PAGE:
Europe did not only represent the composer’s deep roots; it was also his future. It was in Italy that he recorded his first international successes, along with some of the greatest Italian musicians of the “non-classical” scene of the era. In 1974, he recorded Libertango, a hymn to freedom in music, with an ensemble including many non-traditional instruments – such as drums or electric bass. It was a sensation. It left nobody indifferent: it enthused most of its listeners, who rightfully recognised in it the potential for a whole new genre – the one which would be called New Tango – and it outraged its detractors, who found offense precisely in the same reason. Another legendary Italian project was that leading to the creation of Oblivion, one of Piazzolla’s best known compositions. It was commissioned in 1984 by film director Marco Bellocchio, who employed it as the score for one of his films, by the title of Henry IV (Enrico IV).

Italy also led Piazzolla to know two unique female voices, those of Milva and Mina. In particular, the former impressed him indelibly, with her unique timbre and personality. For her, Piazzolla created a variation on Oblivion, conceived in such a fashion that she could sing it, with the touching, sweet, lyrical, and enchanting mood of this piece. For her, Piazzolla also wrote an entire opera, albeit a short one (an operita), called Maria de Buenos Aires. Within the second half of this opera, there are two instrumental pieces, the last of which is Allegro tangabile, just before the two concluding pieces. Here we see, once more, the complex dialectics between the sacred and the secular, the religious and the scandalous. The subject matter of Maria de Buenos Aires verges on the blasphemous; yet, going beyond its superficial appearance, it also powerfully affirms the sacredness of human life, and the miracle of our existence. In the version of Allegro Tangabile recorded here, Zambelli inserted a fragment out from another adagio, excerpted from Piazzolla’s Chin Chin. Even more clearly, the bandoneon resumes its original calling in Adios Nonino, a tango which is also a dirge. It was written in 1959, while the composer was on tour in New York, and he was given the sad news of his father’s sudden death in a bicycle accident. As recounted by his son Daniel, “Dad asked us to leave him alone for a few hours. We went into the kitchen. First there was absolute silence. After a while, we heard dad playing the bandoneon. It was a very sad, terribly sad melody. He was composing Adiós Nonino”. The piece derives its name from “Nonino”, the family’s appellative for Astor’s father, and from an eponymous tango Piazzolla had written five years earlier. It is a heart-rending piece full of nostalgia and tenderness, and very close to an instrumental, tangoed requiem.

Mystical themes, albeit revisited in a typically Piazzolla fashion, are also found in the Milonga del Ángel, written in 1962 along with two other “angel” pieces (Introducción al Ángel and Muerte del Ángel). They were joined, three years later, by a Resurrección del Ángel, where the earlier sad conclusion was reversed. This piece was recorded by Piazzolla on several occasions, among which in an eponymous album and in Tango: Zero Hour. In this last album was also contained Mumuki, a piece revisited in this Da Vinci Classics CD blending it with Chick Corea’s Señor Mouse. Italy also inspired a sequence of six tangos, written in 1974, and having very innovative names (Piazzolla famously affirmed that it was easier to write the music than to find the titles!). Among them there is Meditango, a piece whose Baroque inspiration is indebted to Vivaldi, as the composer himself acknowledged, rather than to Bach with whose music Piazzolla had been familiar since his childhood. He had played Bach, of course, on the bandoneon, and another piece in this album pays homage to Piazzolla’s unceasing friendship with his instrument. It is Tristeza de un doble A, whose perplexing title refers to the name of the musician’s instrument. Vivaldi also recurs in the Estaciones Porteñas, which explicitly pay homage to Vivaldi’s best-known works, the Four Seasons. Here the “seasons” are those of Buenos Aires, whose inhabitants call themselves Porteños. In this recording, however, the “four seasons” are collapsed into just one. Ironically, Zambelli suggests that this is due to the disappearance of the meteorological seasons due to climate change… Still, this idea perfectly mirrors the flexibility in scoring and musical structure which was Piazzolla’s, and which Zambelli consistently adopted in his arrangements.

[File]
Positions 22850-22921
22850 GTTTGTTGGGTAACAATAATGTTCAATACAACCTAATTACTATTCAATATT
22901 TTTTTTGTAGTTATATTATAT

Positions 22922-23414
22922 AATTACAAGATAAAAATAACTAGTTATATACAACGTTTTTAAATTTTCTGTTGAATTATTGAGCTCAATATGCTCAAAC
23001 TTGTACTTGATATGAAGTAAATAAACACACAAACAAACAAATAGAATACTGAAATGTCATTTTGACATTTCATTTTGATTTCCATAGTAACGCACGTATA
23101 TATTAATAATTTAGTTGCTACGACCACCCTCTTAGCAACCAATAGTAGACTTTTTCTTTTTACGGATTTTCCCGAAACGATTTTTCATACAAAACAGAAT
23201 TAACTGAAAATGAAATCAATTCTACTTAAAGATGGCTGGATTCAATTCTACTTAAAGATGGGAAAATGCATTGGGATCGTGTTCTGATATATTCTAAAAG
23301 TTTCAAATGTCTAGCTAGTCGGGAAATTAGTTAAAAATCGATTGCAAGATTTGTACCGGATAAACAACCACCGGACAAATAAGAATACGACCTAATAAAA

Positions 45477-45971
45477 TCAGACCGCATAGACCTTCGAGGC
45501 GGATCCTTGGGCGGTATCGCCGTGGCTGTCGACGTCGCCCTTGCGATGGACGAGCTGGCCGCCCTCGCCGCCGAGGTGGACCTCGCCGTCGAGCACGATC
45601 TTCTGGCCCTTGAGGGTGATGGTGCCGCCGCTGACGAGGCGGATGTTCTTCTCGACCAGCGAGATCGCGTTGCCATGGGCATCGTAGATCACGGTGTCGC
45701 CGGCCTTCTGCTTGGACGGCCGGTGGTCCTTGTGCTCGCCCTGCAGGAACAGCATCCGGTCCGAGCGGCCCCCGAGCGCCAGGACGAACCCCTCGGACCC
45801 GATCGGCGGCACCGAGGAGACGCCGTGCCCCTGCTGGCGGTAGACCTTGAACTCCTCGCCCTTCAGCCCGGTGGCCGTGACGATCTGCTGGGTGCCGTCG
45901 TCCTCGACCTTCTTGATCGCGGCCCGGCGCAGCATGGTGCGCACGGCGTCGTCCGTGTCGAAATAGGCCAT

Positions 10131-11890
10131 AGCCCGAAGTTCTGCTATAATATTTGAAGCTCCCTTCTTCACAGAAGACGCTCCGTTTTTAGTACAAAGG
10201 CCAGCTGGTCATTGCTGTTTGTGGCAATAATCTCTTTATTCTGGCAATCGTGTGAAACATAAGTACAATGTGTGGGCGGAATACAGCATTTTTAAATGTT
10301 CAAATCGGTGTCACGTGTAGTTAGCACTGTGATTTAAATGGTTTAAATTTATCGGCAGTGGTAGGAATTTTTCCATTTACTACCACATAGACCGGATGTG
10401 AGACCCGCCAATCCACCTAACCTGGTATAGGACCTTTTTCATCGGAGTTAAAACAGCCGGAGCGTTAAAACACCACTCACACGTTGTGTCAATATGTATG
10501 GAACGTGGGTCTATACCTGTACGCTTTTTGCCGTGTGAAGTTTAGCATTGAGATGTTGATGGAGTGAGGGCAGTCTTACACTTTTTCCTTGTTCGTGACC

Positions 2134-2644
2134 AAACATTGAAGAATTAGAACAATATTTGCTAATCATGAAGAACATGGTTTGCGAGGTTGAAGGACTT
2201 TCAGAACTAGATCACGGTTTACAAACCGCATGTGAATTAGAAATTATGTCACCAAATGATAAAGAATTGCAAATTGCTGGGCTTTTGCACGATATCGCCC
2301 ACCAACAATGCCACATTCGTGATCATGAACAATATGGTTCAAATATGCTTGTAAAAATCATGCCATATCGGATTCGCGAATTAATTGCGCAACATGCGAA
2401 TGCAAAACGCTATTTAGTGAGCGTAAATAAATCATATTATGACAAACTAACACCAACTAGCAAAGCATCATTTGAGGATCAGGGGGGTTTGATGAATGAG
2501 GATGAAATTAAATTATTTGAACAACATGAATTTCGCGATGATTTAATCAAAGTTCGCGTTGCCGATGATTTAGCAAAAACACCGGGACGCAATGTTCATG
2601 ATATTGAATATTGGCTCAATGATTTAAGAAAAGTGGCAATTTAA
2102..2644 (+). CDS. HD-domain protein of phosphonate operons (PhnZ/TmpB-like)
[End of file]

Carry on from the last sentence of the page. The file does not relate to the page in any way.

Throughout the programme, he mimics the concerto-like tripartite structure (Allegro/Adagio/Presto) so frequently found in Piazzolla’s music, and freely combines excerpts from a variety of works. The performer’s most creative approach, however, is that found in Chick Corea / Piazzolla, where he combines a piece by Piazzolla dedicated to a dog, Mumuki, with one by Corea dedicated to a mouse. The piece was extemporised, at first, when the news about Corea’s death reached the musicians, who were recording this album at that moment. On the spur of the moment, a beautiful musical idea was created; encouraged by the approval of his colleagues, Zambelli realised a new work which is premiered here. Corea and Piazzolla never played with one another, but their works have many points in common (both loved jazz, and Corea adopted flamenco suggestions which can be likened to tango). Also in Astor Suite, Zambelli combined a suite out of pieces by Piazzolla, later arranging this Suite for solo bandoneon and orchestra (in this form, he performed it in a China tour with symphony orchestra).

Virtually all pieces in this CD, therefore, display an Italian connection: from the “Nonino” who emigrated to pieces originally born and recorded in Italy, from Vivaldi to Zambelli. The long roots of the most Argentinian of the Argentinian musicians dig deep into Italian soil.
Tracklist:
1. Quartetto Bazzini – Adiós Nonino (07:33)
2. Quartetto Bazzini – Milonga del Ángel (05:51)
3. Quartetto Bazzini – Allegro tangabile (04:50)
4. Quartetto Bazzini – Tristeza de un doble "A" (07:51)
5. Quartetto Bazzini – Piazzolla Check Corea (Arranged by Gino Zambelli) (04:54)
6. Quartetto Bazzini – Meditango (06:00)
7. Quartetto Bazzini – Astor Suite (Arranged by Gino Zambelli) (14:31)
8. Quartetto Bazzini – Cuatros Estaciones Porteñas (10:53)
9. Quartetto Bazzini – Oblivion (04:57)